Innovative Parenting Programs Address Inequality in Young Children’s Development

Parent education programs and interventions that begin shortly after the birth of a child have shown to significantly impact parenting behaviors that support social and academic engagement for children growing up in poverty.

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New Study Finds Once Hospitalized, Black Patients with COVID-19 Have Lower Risk of Death than White Patients

A team of investigators at NYU Langone Health has found that once hospitalized, Black patients (after controlling for other serious health conditions and neighborhood income) were less likely to have severe illness, die, or be discharged to hospice compared to White patients.

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Kid Influencers Are Promoting Junk Food Brands on YouTube—Garnering More Than a Billion Views

Kids with wildly popular YouTube channels are frequently promoting unhealthy food and drinks in their videos, warn researchers at NYU School of Global Public Health and NYU Grossman School of Medicine in a new study published in the journal Pediatrics.

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New Study Finds Racial Disparities in COVID-19-related Deaths Exist Beyond Income Differences in 10 Large U.S. Cities

New analyses by a team of researchers at NYU Grossman School of Medicine examine the interplay between race/ethnicity and income on COVID-19 cases and related deaths in 10 major U.S. cities. The researchers found that non-white counties had higher cumulative incidences and deaths compared to predominantly white counties—and this was true for both low-income and high-income communities.

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New COVID Local Risk Index Helps Cities Identify Neighborhoods at Highest Risk for COVID and Better Target Resources to Blunt Local Pandemic Impact

A new city-oriented COVID Local Risk Index will help municipal leaders identify cities and neighborhoods with populations at higher risk of COVID-19 infection and more severe COVID-19 illness by incorporating key risk factors of race and ethnicity, age, household crowding, poverty and underlying health conditions like diabetes and obesity.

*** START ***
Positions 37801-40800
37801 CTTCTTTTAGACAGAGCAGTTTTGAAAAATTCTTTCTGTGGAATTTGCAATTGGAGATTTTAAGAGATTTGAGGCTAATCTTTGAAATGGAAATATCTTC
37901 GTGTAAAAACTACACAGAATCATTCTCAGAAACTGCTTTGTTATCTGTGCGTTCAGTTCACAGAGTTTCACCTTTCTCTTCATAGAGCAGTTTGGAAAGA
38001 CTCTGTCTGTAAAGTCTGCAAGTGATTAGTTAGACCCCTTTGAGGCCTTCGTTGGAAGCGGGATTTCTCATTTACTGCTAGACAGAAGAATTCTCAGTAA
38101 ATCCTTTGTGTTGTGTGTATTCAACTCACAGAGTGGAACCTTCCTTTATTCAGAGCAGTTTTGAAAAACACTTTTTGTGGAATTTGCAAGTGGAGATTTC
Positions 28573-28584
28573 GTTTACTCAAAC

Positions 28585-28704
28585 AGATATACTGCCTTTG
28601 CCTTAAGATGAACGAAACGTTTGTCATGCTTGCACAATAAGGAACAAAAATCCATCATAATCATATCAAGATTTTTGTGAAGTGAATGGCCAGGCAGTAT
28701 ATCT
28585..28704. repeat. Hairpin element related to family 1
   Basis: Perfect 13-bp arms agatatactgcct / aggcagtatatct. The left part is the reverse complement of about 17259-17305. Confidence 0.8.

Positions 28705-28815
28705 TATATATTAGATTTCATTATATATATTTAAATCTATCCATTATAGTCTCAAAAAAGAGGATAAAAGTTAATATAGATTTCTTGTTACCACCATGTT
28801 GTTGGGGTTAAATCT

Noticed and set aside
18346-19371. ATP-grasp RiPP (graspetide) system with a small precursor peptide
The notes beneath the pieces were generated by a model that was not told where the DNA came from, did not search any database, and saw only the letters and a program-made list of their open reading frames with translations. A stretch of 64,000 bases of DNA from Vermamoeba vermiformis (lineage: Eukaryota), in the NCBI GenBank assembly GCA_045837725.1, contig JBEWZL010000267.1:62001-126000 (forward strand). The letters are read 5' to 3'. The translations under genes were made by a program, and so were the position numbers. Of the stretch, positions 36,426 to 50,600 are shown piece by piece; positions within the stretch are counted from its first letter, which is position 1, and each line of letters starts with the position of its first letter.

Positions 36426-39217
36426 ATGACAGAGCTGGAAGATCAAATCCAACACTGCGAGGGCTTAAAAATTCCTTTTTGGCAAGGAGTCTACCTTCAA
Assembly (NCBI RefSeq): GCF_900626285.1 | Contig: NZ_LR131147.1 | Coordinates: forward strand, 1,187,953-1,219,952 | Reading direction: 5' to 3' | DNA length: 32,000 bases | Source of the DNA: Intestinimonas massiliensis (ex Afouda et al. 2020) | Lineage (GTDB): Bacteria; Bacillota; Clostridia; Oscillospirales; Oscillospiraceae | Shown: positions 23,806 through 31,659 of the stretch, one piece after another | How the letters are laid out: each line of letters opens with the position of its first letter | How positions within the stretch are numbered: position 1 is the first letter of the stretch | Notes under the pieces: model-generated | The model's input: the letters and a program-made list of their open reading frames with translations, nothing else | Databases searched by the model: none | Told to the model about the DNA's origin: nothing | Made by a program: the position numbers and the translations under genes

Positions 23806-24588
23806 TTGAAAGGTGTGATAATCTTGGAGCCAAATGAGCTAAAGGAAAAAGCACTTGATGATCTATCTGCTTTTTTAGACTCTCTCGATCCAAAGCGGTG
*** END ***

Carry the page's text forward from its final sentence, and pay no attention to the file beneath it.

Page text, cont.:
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NYU Langone Among First to Enroll Patients In Clinical Trial for COVID-19 Monoclonal Antibody Treatment

The first patients were treated as part of a clinical trial testing whether an antibody therapy can safely reduce COVID-19 disease severity. The experimental treatment consists of identical copies of an antibody, a blood protein related to those that occur naturally as part of the human immune system, researchers say.

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Health System in Pandemic Epicenter Identifies Outcomes and New Risk Factors of Patients Hospitalized with COVID-19

A team of investigators at NYU Langone Health determined that just over half of 5,279 patients who tested positive for COVID-19 were hospitalized — and nearly a quarter of those hospitalized died or were discharged to hospice, including 60 percent who required ventilators.

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Renowned Bioethicist Co-Chairs Effort to Help Cities Safely Reopen Sports and Recreation Amidst Pandemic

Arthur L. Caplan, PhD, the Drs. William F and Virginia Connolly Mitty Professor of Bioethics at NYU Langone Health and the founding director of the Division of Medical Ethics in the Department of Population Health, is co-chairing a newly-created United States Conference of Mayors (USCM) Advisory Panel on Sports, Recreation, and Health.

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Medication Treatments Led to 80 Percent Lower Risk of Fatal Overdose for Patients with Opioid Use Disorder than Medication-free Treatments

Patients with opioid use disorder (OUD) receiving treatment with opioid agonists (medications such as methadone or buprenorphine) had an 80 percent lower risk of dying from an opioid overdose compared to patients in treatment without the use of medications.

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